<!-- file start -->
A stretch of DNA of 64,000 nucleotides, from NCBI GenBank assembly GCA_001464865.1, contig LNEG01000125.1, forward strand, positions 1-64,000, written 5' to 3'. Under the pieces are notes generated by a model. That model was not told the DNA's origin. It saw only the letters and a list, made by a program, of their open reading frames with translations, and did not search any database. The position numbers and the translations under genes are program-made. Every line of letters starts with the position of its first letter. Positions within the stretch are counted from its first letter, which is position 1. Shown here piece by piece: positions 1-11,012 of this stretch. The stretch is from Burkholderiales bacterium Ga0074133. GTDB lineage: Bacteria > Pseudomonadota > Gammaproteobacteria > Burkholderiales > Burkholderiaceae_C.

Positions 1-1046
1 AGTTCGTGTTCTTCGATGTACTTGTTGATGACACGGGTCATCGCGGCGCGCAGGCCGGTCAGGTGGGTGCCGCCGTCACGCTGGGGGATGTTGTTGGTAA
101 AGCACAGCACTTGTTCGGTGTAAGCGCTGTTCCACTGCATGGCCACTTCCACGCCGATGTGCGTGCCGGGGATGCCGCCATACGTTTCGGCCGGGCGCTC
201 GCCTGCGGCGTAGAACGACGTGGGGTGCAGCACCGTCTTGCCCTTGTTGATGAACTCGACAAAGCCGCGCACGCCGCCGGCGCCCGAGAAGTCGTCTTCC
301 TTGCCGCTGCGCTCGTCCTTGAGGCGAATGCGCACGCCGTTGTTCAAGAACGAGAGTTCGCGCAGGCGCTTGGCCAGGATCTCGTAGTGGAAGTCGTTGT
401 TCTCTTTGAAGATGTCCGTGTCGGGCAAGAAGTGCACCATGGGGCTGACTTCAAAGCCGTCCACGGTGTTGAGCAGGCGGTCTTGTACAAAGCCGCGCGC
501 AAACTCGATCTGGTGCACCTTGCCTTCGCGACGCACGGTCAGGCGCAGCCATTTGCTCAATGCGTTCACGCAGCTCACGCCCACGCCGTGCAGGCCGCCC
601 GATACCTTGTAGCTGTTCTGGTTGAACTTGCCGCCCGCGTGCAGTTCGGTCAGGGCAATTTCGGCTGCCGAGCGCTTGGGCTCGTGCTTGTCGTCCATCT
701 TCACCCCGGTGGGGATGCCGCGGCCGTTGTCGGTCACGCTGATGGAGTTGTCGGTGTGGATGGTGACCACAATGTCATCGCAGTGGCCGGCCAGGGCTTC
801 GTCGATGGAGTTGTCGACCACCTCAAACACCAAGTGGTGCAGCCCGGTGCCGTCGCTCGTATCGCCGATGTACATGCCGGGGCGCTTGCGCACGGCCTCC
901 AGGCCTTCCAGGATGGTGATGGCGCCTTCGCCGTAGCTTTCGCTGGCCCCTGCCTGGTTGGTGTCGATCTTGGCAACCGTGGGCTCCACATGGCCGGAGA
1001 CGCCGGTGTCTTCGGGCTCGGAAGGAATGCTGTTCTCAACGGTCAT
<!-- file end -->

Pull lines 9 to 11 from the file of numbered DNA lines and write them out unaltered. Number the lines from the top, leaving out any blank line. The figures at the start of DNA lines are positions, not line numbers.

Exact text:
601 GATACCTTGTAGCTGTTCTGGTTGAACTTGCCGCCCGCGTGCAGTTCGGTCAGGGCAATTTCGGCTGCCGAGCGCTTGGGCTCGTGCTTGTCGTCCATCT
701 TCACCCCGGTGGGGATGCCGCGGCCGTTGTCGGTCACGCTGATGGAGTTGTCGGTGTGGATGGTGACCACAATGTCATCGCAGTGGCCGGCCAGGGCTTC
801 GTCGATGGAGTTGTCGACCACCTCAAACACCAAGTGGTGCAGCCCGGTGCCGTCGCTCGTATCGCCGATGTACATGCCGGGGCGCTTGCGCACGGCCTCC